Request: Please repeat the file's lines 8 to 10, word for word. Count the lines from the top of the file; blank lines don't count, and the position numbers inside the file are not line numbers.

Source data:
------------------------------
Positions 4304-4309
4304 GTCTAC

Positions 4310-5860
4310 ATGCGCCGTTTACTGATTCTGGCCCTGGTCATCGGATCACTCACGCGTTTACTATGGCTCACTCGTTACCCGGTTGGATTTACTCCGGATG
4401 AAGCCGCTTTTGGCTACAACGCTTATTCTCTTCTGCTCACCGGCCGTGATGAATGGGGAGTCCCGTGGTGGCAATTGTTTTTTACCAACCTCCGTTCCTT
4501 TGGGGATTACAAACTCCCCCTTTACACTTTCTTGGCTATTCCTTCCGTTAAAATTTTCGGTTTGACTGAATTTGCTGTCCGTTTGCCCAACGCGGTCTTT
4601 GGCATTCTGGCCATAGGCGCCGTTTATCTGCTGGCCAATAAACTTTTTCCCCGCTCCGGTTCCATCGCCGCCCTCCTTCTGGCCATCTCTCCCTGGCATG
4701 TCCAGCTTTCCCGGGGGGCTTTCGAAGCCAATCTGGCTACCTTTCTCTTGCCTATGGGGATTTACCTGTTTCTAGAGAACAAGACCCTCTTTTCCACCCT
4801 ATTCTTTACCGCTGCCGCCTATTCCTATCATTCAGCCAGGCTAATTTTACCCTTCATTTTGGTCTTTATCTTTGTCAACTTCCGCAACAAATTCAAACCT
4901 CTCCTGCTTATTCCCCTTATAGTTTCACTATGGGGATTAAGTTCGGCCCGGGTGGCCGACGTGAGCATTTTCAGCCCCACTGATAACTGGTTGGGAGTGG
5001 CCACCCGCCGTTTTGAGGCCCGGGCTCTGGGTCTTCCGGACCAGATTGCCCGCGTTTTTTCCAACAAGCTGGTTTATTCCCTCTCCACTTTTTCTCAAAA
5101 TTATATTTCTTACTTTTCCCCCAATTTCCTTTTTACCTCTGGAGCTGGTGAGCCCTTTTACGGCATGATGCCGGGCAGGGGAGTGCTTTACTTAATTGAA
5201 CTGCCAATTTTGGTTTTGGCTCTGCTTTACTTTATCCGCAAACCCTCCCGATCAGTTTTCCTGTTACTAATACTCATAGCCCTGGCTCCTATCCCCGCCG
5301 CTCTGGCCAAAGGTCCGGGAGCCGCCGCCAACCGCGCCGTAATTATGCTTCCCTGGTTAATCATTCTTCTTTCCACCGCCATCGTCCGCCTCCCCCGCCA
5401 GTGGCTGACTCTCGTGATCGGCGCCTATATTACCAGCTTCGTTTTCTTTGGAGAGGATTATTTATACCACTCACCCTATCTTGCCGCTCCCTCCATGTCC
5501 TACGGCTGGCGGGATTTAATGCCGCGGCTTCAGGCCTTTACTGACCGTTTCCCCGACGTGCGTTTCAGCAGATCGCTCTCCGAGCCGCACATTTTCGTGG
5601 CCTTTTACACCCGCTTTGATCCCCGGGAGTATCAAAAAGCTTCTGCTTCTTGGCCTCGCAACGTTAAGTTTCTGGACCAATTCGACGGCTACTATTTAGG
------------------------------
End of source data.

4701 TCCAGCTTTCCCGGGGGGCTTTCGAAGCCAATCTGGCTACCTTTCTCTTGCCTATGGGGATTTACCTGTTTCTAGAGAACAAGACCCTCTTTTCCACCCT
4801 ATTCTTTACCGCTGCCGCCTATTCCTATCATTCAGCCAGGCTAATTTTACCCTTCATTTTGGTCTTTATCTTTGTCAACTTCCGCAACAAATTCAAACCT
4901 CTCCTGCTTATTCCCCTTATAGTTTCACTATGGGGATTAAGTTCGGCCCGGGTGGCCGACGTGAGCATTTTCAGCCCCACTGATAACTGGTTGGGAGTGG